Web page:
I swear this gets harder with every contest.
Contest #16 received 237 entries, not counting resubmissions (authors replacing their own entries) and one we had to disqualify. Out of those 237, about 40 seriously impressed us, and by the time we woke up this morning, 16 stories were fighting for the 10 finalist slots. Bethany and I have debated and argued and pointed out strengths and weaknesses in those 16 stories, and we're still not down to 10.
It's a sign of our maturation as a fiction market that we are now turning down stories that, at one point in our history, would have easily made the final judging round. I'm not convinced that the best stories in contest #16 are better than the best stories we've published in previous issues. I am convinced that the 16th best story we received for this contest is heads and shoulders above the 16th best story we received for our early issues. It's probably better than the 8th best story we received for our early issues.
What that means is, we're looking at stories that we both like and we're still forced to turn them down because each contest forces us to get even pickier about stupid little mistakes and minor problems. Three years ago, I'd have said, "This story has a significant flaw, but let's put it in the top 10 and if it gets published, we'll fix the problem in editing." Now we say, "Sorry, story--you're out."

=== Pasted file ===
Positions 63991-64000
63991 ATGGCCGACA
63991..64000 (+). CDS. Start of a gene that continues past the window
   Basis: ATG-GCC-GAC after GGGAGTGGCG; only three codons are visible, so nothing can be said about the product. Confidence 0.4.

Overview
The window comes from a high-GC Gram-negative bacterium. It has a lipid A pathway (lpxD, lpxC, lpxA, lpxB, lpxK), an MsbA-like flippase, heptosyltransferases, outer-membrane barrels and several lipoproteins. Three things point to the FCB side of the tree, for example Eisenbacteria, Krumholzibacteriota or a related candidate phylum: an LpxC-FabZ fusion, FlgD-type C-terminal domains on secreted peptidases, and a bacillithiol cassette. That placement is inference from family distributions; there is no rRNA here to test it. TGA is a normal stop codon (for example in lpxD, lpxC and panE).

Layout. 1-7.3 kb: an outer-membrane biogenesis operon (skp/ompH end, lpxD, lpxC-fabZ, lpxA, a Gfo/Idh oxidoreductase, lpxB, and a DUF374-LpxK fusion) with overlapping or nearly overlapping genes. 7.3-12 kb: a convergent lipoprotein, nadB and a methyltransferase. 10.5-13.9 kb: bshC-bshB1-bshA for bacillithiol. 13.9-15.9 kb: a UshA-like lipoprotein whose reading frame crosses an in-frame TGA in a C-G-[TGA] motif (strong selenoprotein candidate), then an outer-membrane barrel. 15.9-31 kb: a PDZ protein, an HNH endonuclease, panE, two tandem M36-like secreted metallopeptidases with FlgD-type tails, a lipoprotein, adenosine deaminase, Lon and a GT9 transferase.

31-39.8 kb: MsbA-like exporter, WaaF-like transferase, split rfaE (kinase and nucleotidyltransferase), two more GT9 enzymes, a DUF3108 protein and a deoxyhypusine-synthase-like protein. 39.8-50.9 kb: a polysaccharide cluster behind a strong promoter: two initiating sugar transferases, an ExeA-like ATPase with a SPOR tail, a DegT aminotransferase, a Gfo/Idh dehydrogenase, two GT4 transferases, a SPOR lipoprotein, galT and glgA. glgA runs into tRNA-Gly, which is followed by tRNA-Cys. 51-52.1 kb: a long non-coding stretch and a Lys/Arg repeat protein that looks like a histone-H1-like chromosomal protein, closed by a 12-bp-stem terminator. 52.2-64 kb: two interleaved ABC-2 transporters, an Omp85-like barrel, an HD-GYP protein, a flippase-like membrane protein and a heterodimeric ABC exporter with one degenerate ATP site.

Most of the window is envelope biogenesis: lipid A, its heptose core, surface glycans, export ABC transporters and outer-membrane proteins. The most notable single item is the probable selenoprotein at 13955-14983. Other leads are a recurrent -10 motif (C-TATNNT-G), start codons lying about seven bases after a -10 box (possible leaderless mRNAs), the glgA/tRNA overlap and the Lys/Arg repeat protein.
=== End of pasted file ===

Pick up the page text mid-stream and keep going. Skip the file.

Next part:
Stories that it absolutely killed me to turn down include:
...a heart-rending story in which the last 85% of the prose was as good as anything we've ever received. Too bad we thought the first ten paragraphs were not just unnecessary, but detrimental to the story, which in our minds, begins with its eleventh paragraph. Writers! Deep in your heart, you know where your story really begins. Cut everything that comes before that point, okay?
...a highly believable story about Earth's possible future, which would have enthralled us except that the main character is taking a stubborn stand against something for no reason we can figure out. Writers! If your character is doing something unusual, please give that person a reason we can relate to, okay?
...a story that we're convinced would be a contender, except it's set in a culture we know very little about, and the story thinks we're much more familiar with that culture's basic concepts than we really are. Writers! Even the most real-world story requires worldbuilding. Are you sure your American audience will understand your culture's subtle elements?
Anyway, we're not down to 10 stories yet, so the debate will continue. I expect to have figured out our finalists by Wednesday. Sincere congratulations go out to the increasing number of writers who improve with every submission, and who make our job harder with each contest.